The head teacher of my children’s new school is trying to convince me to let them have school lunches. She is sure they will be able to provide vegan options, and has offered to speak to the caterers. I am very appreciative of her efforts – not all schools are so accommodating – but my girls will be having packed lunches. I reecognise that I am in the fortunate position of being able to reject the offer of free school meals in favour of spending my weekends and evenings preparing lunch-boxes. Oh joy!
Last week the Mirror quoted Carmel McConnell of the charity Magic Breakfast, which delivers free breakfasts to schools serving 8500 of the UK’s poorest children: “one in four children only get one hot meal a day – their school lunch”. For those children the school holidays are a peculiar form of hardship. While most kids look forward to the end of term, those with parents who cannot afford to feed them even the cheapest forms of calories look forward to going back – “noticeably thinner at the start of the autumn term”.
Meanwhile the School Food Plan means that from September 2014 “practical cookery and food education will now be compulsory in the new national curriculum for pupils up to the end of key stage 3 (age 14).
The thing is, it’s not the temperature of the food that is most important in determining whether or not it is nutritious. In fact, heating food reduces its nutritional value and promotes the production of potentially harmful chemicals. Cooking is also a complex process that requires skill and understanding to do well. Most people are capable of cooking basic meals if well taught, but some are not and many of us do it but do it badly, on the whole. Cooking takes time and requires at the very least a source of heat, which adds the risk of fire.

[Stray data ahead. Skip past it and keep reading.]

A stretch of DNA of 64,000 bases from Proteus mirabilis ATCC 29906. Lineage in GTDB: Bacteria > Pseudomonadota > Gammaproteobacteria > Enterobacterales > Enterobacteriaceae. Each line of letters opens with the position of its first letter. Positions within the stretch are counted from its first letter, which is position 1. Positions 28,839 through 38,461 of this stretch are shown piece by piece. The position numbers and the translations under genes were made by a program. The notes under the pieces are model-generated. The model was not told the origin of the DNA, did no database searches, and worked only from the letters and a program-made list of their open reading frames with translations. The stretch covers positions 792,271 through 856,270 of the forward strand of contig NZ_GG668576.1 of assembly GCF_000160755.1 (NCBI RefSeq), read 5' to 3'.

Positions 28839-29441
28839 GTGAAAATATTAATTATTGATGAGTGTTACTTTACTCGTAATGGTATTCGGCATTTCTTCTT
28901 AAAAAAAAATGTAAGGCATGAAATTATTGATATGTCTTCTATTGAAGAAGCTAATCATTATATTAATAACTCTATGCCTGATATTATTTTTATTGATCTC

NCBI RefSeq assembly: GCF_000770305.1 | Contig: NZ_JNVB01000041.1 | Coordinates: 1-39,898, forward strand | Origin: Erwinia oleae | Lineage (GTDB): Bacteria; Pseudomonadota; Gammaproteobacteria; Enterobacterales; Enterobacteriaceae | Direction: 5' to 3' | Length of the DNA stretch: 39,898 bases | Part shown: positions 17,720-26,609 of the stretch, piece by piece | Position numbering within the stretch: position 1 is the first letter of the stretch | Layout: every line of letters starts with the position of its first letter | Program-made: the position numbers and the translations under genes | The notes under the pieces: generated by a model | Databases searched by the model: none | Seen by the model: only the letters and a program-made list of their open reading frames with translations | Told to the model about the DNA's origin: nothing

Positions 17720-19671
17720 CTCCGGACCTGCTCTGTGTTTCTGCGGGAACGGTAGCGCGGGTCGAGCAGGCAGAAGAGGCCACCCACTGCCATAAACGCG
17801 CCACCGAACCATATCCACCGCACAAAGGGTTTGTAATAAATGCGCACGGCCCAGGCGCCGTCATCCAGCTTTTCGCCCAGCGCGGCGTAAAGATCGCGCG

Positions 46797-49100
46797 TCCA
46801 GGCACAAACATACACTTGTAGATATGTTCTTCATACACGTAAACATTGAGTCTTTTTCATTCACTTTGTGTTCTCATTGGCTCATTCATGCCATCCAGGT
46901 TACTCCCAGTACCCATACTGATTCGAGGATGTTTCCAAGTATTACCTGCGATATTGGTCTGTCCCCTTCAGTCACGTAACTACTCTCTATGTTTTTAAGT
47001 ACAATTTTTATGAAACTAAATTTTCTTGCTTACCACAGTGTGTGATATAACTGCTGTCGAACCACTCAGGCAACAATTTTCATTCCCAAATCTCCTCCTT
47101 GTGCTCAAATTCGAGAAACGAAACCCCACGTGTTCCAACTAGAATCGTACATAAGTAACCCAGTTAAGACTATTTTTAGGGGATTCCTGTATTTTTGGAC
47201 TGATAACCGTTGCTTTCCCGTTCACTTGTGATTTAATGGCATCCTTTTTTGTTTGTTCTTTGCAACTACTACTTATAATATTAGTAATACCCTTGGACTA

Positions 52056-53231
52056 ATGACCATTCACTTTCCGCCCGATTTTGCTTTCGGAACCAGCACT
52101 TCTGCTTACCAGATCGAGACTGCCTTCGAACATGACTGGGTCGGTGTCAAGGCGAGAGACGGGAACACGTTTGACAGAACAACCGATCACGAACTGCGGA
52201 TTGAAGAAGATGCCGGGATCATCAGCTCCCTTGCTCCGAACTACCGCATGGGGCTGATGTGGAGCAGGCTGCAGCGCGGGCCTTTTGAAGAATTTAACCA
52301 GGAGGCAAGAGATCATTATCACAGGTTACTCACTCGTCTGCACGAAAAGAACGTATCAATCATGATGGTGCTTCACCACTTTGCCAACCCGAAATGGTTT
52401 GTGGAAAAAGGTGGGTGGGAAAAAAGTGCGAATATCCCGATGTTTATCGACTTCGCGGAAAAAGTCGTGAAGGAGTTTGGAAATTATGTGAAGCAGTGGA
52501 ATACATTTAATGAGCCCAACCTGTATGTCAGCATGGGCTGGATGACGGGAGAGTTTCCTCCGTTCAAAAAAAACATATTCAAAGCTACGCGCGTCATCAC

On the other hand, eating food in the form that nature provides it is simple and quick. Pick, wash, peel or chop and eat. Maybe blend if you have electricity, but it isn’t necessary. That’s it. A knife and chopping board are helpful. Washing up is minimal. Everybody wins.
Of course the one in four children who only get one hot lunch per day are not being fed healthy high-raw dinners at home. They are just not being fed, and a hot school lunch in that situation is undoubtedly a good thing. But we should be questioning why we are implementing population-wide initiatives to feed all children five hot dinners a week in term-time, and to teach them to prepare similar meals at home.
We should also be questioning why it is that the foods that are the most important for human health – fresh fruits and vegetables – are also the most expensive source of calories. This issue has profound implications for anyone concerned with reducing the level of health inequality between the richest and poorest members of our society.
In the meantime I have been thinking about reinstating my Recipes page, and wondering what I might be able to offer that is of genuine value. The answer is quick and simple to prepare high-raw dishes (the kind that I would like to see on children’s menus everywhere), complete with nutritional information and cost breakdown. I hope this will provide frazzled parents, cash-strapped schools, and caterers and restauranteurs of all kinds with a real practical alternative and way forwards in feeding children healthy, nutritious and delicious food.